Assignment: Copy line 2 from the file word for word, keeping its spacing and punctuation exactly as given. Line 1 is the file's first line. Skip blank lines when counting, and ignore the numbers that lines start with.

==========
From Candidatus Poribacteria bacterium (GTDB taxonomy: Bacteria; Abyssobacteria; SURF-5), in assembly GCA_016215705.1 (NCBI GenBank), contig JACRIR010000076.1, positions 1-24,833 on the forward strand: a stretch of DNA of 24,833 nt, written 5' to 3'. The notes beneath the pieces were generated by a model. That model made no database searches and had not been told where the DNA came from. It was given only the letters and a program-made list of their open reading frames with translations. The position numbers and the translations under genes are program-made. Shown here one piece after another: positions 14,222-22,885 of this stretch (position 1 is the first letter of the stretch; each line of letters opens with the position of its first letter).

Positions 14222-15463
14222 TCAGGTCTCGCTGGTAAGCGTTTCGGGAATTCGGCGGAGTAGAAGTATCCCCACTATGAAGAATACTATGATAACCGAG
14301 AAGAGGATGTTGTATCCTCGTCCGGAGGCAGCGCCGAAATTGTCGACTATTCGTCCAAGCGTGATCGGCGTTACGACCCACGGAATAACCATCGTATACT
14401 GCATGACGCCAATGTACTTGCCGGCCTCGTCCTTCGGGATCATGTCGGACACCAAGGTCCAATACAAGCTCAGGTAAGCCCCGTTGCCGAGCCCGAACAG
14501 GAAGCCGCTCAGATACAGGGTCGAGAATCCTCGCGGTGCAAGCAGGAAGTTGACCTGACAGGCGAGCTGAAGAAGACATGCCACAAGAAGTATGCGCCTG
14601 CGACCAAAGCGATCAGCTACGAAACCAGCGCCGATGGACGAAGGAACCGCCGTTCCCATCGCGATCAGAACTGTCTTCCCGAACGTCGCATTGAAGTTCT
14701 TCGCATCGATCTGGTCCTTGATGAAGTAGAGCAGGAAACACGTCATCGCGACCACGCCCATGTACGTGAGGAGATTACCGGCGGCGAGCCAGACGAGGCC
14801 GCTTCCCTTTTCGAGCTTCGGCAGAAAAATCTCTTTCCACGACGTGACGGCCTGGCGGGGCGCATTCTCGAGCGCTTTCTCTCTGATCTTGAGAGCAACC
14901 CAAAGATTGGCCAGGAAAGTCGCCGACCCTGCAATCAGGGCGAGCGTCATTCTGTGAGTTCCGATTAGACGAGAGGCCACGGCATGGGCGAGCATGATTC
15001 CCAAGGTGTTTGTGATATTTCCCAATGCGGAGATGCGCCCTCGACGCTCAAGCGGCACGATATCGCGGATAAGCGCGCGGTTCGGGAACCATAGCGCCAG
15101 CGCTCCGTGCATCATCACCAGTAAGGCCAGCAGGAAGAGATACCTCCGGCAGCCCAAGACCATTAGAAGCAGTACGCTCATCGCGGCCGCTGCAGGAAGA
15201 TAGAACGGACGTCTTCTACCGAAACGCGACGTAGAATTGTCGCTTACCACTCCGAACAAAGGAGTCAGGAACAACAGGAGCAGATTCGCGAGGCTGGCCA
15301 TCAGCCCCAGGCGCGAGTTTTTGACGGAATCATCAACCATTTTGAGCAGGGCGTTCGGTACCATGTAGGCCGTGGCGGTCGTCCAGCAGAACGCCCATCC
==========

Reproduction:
Positions 14222-15463